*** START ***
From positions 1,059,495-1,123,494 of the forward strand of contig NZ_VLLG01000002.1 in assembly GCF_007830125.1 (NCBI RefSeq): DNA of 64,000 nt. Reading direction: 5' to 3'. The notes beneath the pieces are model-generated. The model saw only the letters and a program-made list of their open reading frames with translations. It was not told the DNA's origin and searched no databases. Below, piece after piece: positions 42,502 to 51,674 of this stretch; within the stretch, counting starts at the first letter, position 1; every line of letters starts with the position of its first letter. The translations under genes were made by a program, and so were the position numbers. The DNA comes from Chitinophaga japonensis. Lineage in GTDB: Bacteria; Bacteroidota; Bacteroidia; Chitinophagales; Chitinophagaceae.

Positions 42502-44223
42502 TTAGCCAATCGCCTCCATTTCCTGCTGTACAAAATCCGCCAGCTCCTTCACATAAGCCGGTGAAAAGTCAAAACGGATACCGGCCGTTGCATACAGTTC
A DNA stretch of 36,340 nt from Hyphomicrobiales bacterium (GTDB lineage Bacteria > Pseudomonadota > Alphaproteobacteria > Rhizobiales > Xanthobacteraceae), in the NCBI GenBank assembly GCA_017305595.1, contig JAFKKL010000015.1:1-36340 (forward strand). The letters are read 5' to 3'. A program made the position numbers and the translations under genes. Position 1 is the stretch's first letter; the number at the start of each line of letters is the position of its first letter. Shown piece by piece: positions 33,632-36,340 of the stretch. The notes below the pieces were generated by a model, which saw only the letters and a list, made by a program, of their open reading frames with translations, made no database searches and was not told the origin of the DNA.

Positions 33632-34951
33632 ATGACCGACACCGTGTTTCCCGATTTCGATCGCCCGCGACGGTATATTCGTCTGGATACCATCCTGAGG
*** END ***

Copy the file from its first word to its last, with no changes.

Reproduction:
From positions 1,059,495-1,123,494 of the forward strand of contig NZ_VLLG01000002.1 in assembly GCF_007830125.1 (NCBI RefSeq): DNA of 64,000 nt. Reading direction: 5' to 3'. The notes beneath the pieces are model-generated. The model saw only the letters and a program-made list of their open reading frames with translations. It was not told the DNA's origin and searched no databases. Below, piece after piece: positions 42,502 to 51,674 of this stretch; within the stretch, counting starts at the first letter, position 1; every line of letters starts with the position of its first letter. The translations under genes were made by a program, and so were the position numbers. The DNA comes from Chitinophaga japonensis. Lineage in GTDB: Bacteria; Bacteroidota; Bacteroidia; Chitinophagales; Chitinophagaceae.

Positions 42502-44223
42502 TTAGCCAATCGCCTCCATTTCCTGCTGTACAAAATCCGCCAGCTCCTTCACATAAGCCGGTGAAAAGTCAAAACGGATACCGGCCGTTGCATACAGTTC
A DNA stretch of 36,340 nt from Hyphomicrobiales bacterium (GTDB lineage Bacteria > Pseudomonadota > Alphaproteobacteria > Rhizobiales > Xanthobacteraceae), in the NCBI GenBank assembly GCA_017305595.1, contig JAFKKL010000015.1:1-36340 (forward strand). The letters are read 5' to 3'. A program made the position numbers and the translations under genes. Position 1 is the stretch's first letter; the number at the start of each line of letters is the position of its first letter. Shown piece by piece: positions 33,632-36,340 of the stretch. The notes below the pieces were generated by a model, which saw only the letters and a list, made by a program, of their open reading frames with translations, made no database searches and was not told the origin of the DNA.

Positions 33632-34951
33632 ATGACCGACACCGTGTTTCCCGATTTCGATCGCCCGCGACGGTATATTCGTCTGGATACCATCCTGAGG